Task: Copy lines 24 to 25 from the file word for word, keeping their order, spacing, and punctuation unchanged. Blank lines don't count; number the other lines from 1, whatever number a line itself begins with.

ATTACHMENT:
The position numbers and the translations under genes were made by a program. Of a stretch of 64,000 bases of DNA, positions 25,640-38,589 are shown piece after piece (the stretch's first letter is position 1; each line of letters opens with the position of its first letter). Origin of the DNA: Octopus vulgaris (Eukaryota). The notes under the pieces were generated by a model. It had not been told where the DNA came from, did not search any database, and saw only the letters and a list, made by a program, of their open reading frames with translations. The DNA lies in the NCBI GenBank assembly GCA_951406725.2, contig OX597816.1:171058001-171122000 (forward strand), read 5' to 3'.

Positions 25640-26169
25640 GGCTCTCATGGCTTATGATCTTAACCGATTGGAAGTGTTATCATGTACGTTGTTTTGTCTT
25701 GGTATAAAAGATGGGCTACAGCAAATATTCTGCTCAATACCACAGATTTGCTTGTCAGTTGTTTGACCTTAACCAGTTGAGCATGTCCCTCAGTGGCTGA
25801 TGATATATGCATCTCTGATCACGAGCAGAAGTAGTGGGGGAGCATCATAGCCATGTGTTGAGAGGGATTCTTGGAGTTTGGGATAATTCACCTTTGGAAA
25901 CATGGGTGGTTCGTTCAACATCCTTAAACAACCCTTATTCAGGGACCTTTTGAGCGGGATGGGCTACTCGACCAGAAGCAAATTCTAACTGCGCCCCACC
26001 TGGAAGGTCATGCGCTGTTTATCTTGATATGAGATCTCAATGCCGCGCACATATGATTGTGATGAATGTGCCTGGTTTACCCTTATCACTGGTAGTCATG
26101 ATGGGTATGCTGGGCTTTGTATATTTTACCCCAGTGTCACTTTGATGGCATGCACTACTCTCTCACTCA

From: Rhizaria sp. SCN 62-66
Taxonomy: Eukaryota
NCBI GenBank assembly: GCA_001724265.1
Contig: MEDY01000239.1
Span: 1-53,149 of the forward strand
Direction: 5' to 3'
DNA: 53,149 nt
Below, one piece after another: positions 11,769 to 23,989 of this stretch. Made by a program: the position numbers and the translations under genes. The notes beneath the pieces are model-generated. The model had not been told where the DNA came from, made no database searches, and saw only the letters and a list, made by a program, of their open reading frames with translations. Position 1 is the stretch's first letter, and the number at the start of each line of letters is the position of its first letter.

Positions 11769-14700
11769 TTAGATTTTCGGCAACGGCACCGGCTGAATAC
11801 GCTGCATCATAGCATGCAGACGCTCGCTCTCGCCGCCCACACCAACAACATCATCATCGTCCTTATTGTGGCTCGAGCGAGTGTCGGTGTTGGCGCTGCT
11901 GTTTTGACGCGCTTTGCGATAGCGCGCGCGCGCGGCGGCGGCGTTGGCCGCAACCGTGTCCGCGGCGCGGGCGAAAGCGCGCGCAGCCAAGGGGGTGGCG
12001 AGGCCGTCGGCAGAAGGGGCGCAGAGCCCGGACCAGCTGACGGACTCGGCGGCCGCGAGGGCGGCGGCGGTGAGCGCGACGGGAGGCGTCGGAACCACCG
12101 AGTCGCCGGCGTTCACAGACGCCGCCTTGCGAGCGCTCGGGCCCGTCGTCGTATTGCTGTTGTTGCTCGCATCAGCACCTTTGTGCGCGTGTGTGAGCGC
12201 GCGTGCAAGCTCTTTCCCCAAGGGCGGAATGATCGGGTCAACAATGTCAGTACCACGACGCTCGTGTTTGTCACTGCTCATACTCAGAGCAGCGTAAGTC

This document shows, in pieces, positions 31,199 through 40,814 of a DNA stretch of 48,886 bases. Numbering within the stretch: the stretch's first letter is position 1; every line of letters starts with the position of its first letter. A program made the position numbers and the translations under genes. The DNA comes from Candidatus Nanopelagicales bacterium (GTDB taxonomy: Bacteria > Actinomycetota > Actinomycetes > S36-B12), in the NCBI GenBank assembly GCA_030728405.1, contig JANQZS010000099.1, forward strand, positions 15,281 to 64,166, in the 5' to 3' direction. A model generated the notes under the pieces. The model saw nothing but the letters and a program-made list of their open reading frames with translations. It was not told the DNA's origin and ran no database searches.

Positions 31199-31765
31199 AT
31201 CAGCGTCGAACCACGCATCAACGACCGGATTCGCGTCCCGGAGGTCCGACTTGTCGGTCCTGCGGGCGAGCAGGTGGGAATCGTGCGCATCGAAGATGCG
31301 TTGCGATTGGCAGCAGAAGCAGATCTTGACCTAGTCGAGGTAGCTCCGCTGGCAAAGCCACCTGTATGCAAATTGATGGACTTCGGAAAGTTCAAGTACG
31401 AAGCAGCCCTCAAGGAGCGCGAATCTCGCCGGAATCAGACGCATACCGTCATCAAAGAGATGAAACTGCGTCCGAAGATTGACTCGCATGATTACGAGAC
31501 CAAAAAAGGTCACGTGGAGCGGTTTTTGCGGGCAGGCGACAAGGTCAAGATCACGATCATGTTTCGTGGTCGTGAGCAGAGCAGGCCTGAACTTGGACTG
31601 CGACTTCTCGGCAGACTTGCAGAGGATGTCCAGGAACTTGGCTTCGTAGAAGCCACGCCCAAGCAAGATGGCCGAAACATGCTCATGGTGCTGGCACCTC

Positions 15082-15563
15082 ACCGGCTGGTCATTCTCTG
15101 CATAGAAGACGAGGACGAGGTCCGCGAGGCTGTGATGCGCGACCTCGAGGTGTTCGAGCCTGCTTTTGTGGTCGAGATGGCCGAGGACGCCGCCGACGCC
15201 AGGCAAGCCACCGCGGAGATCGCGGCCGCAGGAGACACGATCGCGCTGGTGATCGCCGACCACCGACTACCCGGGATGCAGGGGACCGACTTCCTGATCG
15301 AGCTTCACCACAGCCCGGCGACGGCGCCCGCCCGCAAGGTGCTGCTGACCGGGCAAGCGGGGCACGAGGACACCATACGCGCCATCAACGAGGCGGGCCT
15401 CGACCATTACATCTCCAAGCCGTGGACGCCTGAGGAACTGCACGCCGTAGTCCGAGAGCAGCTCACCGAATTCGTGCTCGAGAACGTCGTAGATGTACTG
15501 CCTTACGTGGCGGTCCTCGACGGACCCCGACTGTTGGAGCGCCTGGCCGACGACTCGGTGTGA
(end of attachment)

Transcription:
This document shows, in pieces, positions 31,199 through 40,814 of a DNA stretch of 48,886 bases. Numbering within the stretch: the stretch's first letter is position 1; every line of letters starts with the position of its first letter. A program made the position numbers and the translations under genes. The DNA comes from Candidatus Nanopelagicales bacterium (GTDB taxonomy: Bacteria > Actinomycetota > Actinomycetes > S36-B12), in the NCBI GenBank assembly GCA_030728405.1, contig JANQZS010000099.1, forward strand, positions 15,281 to 64,166, in the 5' to 3' direction. A model generated the notes under the pieces. The model saw nothing but the letters and a program-made list of their open reading frames with translations. It was not told the DNA's origin and ran no database searches.

Positions 31199-31765